Date Joined Jan 2005
Total Posts : 9255
   Posted 6/26/2011 10:53 PM (GMT -6)   
Beth,

Your story will likely save lives by sharing it. Your situation was unethical at best and borders on unforgivable and malpractice but your story, especially your suggestions at the end are splendid!

Every hospital has patient representatives. All you need to do is ask to have one come to your room to talk. If you are in the hospital for only a day they most often come to visit, ask if there is anything you need or have questions about or in any other way how they can help you. This is the prime person to call, IMHO.

I am so sorry you had to go through all of this but am also grateful to you for your courage in posting it. You are a survivor and a silent hero to many.

Chutz
Moderator on the Fibromyalgia and Chronic Pain forums
~*~*~*~*~*~*~
Daily Donnybrook: Fibromyalgia, Insulin Dependent Diabetes. Ulcerative Colitis, Rare form of Dermatitis, Collapsed Disk, Osteoarthritis (especially in right hand and neck) and a couple of other adjunct agitations.
~~~~~
Use the talents you possess, for the woods would be very silent if no birds sang except the best.

Gemsi
Veteran Member


Date Joined Feb 2007
Total Posts : 1050
   Posted 6/27/2011 4:41 AM (GMT -6)   
Thanks for sharing your story w/ us.... I'm so sorry you went through all of that.
I could write several of these posts myself. From nurses not listening to me when I've told them the IV had blown (and then my arm swelling up and all of that)..... to me telling them that none of the veins in my AC work - and them still insist of trying (I don't let them do this anymore).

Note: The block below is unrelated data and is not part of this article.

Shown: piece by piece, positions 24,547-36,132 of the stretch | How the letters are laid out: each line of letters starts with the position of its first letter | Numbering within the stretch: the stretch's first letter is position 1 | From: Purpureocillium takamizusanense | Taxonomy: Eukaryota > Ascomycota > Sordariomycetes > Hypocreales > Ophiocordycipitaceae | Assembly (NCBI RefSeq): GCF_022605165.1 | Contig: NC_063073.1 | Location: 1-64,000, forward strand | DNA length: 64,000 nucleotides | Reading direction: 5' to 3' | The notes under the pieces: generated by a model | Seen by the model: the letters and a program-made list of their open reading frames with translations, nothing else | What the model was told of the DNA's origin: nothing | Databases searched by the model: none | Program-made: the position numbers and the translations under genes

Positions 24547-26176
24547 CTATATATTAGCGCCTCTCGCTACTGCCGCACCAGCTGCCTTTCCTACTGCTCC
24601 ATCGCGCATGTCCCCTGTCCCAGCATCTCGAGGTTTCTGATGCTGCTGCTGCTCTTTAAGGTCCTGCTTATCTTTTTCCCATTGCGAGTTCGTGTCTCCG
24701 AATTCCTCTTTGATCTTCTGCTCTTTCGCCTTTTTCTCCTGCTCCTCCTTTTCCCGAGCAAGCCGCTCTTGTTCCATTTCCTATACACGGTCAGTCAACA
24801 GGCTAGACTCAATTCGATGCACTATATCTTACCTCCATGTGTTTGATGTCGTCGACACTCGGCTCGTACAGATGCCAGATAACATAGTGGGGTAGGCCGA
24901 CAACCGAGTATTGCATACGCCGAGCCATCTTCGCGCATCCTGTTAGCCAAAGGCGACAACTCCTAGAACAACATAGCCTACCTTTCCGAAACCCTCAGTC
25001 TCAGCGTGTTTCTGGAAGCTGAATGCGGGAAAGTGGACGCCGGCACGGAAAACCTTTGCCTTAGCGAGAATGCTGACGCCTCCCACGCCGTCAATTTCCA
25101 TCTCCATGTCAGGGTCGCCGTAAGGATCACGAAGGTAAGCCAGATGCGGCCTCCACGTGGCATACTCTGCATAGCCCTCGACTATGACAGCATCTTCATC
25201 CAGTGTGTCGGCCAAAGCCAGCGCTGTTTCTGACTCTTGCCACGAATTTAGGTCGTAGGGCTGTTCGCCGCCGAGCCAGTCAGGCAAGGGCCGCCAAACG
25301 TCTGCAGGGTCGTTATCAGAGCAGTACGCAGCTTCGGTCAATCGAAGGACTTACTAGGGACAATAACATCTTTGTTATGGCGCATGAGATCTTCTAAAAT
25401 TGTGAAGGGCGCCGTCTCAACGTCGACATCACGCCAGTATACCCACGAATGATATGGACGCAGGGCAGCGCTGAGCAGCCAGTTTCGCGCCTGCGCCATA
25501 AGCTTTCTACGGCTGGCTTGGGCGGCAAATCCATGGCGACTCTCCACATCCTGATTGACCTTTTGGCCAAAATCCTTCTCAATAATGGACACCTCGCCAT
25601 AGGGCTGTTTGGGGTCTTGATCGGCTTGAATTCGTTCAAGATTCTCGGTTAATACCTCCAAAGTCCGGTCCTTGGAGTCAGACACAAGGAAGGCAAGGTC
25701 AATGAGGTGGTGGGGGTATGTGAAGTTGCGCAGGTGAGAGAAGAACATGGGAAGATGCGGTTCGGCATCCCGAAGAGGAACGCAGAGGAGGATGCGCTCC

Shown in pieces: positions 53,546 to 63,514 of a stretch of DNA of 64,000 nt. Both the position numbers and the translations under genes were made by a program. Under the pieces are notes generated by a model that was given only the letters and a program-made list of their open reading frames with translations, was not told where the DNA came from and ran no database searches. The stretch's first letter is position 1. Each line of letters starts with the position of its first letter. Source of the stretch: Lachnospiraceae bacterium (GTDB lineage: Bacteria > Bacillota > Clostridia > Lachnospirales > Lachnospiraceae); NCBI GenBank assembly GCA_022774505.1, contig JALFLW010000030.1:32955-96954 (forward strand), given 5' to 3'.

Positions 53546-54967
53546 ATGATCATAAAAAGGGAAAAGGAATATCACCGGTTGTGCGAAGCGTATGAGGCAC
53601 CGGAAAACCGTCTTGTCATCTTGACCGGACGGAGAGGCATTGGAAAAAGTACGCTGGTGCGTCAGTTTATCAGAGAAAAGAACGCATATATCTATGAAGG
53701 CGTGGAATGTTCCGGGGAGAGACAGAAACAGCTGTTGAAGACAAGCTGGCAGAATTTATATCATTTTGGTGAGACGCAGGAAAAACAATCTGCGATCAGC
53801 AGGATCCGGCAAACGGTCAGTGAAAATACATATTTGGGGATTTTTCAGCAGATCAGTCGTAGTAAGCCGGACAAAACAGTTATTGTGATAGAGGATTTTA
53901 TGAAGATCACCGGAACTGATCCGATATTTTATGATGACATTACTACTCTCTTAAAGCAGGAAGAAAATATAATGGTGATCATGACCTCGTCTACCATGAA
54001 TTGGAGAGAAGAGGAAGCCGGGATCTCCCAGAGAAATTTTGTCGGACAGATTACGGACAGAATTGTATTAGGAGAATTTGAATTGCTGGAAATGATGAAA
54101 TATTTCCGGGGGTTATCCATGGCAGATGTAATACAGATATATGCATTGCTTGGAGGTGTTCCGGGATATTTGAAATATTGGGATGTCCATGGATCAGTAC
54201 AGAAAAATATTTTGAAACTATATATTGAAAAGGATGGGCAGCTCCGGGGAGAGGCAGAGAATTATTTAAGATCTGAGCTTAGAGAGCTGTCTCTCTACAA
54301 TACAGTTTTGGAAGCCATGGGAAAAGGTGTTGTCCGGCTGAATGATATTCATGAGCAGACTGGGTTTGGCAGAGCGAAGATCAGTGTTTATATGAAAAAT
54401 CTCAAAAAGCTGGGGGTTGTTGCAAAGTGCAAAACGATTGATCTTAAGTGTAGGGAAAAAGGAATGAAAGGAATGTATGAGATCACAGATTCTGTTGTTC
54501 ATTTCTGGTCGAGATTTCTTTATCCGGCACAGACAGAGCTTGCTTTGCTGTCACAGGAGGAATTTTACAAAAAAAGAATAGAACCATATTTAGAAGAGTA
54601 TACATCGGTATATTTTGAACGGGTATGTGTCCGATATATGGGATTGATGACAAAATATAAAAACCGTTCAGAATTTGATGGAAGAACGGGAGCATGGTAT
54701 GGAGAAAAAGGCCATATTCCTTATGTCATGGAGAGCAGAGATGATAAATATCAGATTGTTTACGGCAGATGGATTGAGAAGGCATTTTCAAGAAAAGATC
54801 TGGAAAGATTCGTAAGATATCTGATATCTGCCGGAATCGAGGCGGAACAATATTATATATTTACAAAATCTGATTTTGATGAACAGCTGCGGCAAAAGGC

Now, I just show them the 2 or 3 places that they might be able to get an IV.... I give them a couple of tries.... and then it's straight to my neck or getting a PICC line. One day - I'll get a port... but it's just another thing I'm trying to put off.
Anyway, thanks for sharing your experience.
--Tina

Tina,
 
I have a port and I just thought I'd share my experience. It's the best thing ever. I had it put in about 6 years ago. My veins then only lasted 3 hours max with a cannula and that is still this case now (had to have a cannula a couple of times this year for ops as only trained people can use my port and there was noone else available.) It means that if I want to do home IV's I can do, without the worry of my veins collapsing as I live an hour away from the hospital. My port is siuated on the left of my chest wall, the only time it gets in the way is when I go to a theme park as I can't go on any of the rides with bars that come over my chest (my favourite type of rides :( I still wear bikinis and tops that show my scar as really there's othing for me to feel embarrased about, I would be lost without my port.
 
You also can get pass-ports which are put in the crook of your arm. I don't think they last as many years as a port does but apprently they are as easy as a regular port.
 
Beth,
 
I get very stroppy with hospital staff not doing what they should be doing, they have done a similar thing to me before and usually if they haven't come within half an hour of my arm starting to swell and hurt, I just pull out the cannula myself. They left me overnight once when I was on 24 hour fluids, they were supposed to change it about 2 hours after me going to sleep, but they never did. Woke up in the morning to another wrecked vein. Thankfully I've never had clots because of their negligence. I'm sorry to hear they made things so bad for you.
 
Gem

Hey, I'm Gem with CF, age 25 and diagnosed at 2 years old. I'm from the UK and say weird things sometimes. I'm no expert but I've lived through a lot of CF stuff.
Diagnosed with: Cystic Fibrosis, Asthma, ABPA, Clinical Depression, Mild Liver Cirrohsis, Mild Osteopenia, Erythema Nodosum. Waiting for final diagnosis on Muscular Dystrophy type thing.

Post Edited (Gemsi) : 6/27/2011 12:14:54 PM (GMT-6)